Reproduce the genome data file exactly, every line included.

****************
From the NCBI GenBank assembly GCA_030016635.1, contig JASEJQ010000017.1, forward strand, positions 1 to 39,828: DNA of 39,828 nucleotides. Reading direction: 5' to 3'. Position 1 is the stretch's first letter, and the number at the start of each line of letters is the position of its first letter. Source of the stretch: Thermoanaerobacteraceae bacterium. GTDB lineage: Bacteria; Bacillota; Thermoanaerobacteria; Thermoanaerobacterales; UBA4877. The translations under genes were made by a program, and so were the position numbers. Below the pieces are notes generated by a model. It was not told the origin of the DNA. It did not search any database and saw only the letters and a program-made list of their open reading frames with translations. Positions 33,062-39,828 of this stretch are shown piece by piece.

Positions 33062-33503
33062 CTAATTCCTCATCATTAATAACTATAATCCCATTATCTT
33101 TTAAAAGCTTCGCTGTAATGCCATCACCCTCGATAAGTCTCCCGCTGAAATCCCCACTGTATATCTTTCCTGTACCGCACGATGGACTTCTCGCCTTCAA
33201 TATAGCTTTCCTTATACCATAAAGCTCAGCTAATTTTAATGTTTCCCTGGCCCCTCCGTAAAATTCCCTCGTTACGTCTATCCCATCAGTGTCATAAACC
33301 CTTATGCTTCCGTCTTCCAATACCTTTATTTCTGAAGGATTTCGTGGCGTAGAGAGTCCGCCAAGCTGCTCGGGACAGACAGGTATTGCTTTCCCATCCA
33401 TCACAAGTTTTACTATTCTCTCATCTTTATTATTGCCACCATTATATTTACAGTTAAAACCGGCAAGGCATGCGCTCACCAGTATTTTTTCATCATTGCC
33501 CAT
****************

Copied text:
From the NCBI GenBank assembly GCA_030016635.1, contig JASEJQ010000017.1, forward strand, positions 1 to 39,828: DNA of 39,828 nucleotides. Reading direction: 5' to 3'. Position 1 is the stretch's first letter, and the number at the start of each line of letters is the position of its first letter. Source of the stretch: Thermoanaerobacteraceae bacterium. GTDB lineage: Bacteria; Bacillota; Thermoanaerobacteria; Thermoanaerobacterales; UBA4877. The translations under genes were made by a program, and so were the position numbers. Below the pieces are notes generated by a model. It was not told the origin of the DNA. It did not search any database and saw only the letters and a program-made list of their open reading frames with translations. Positions 33,062-39,828 of this stretch are shown piece by piece.

Positions 33062-33503
33062 CTAATTCCTCATCATTAATAACTATAATCCCATTATCTT
33101 TTAAAAGCTTCGCTGTAATGCCATCACCCTCGATAAGTCTCCCGCTGAAATCCCCACTGTATATCTTTCCTGTACCGCACGATGGACTTCTCGCCTTCAA
33201 TATAGCTTTCCTTATACCATAAAGCTCAGCTAATTTTAATGTTTCCCTGGCCCCTCCGTAAAATTCCCTCGTTACGTCTATCCCATCAGTGTCATAAACC
33301 CTTATGCTTCCGTCTTCCAATACCTTTATTTCTGAAGGATTTCGTGGCGTAGAGAGTCCGCCAAGCTGCTCGGGACAGACAGGTATTGCTTTCCCATCCA
33401 TCACAAGTTTTACTATTCTCTCATCTTTATTATTGCCACCATTATATTTACAGTTAAAACCGGCAAGGCATGCGCTCACCAGTATTTTTTCATCATTGCC
33501 CAT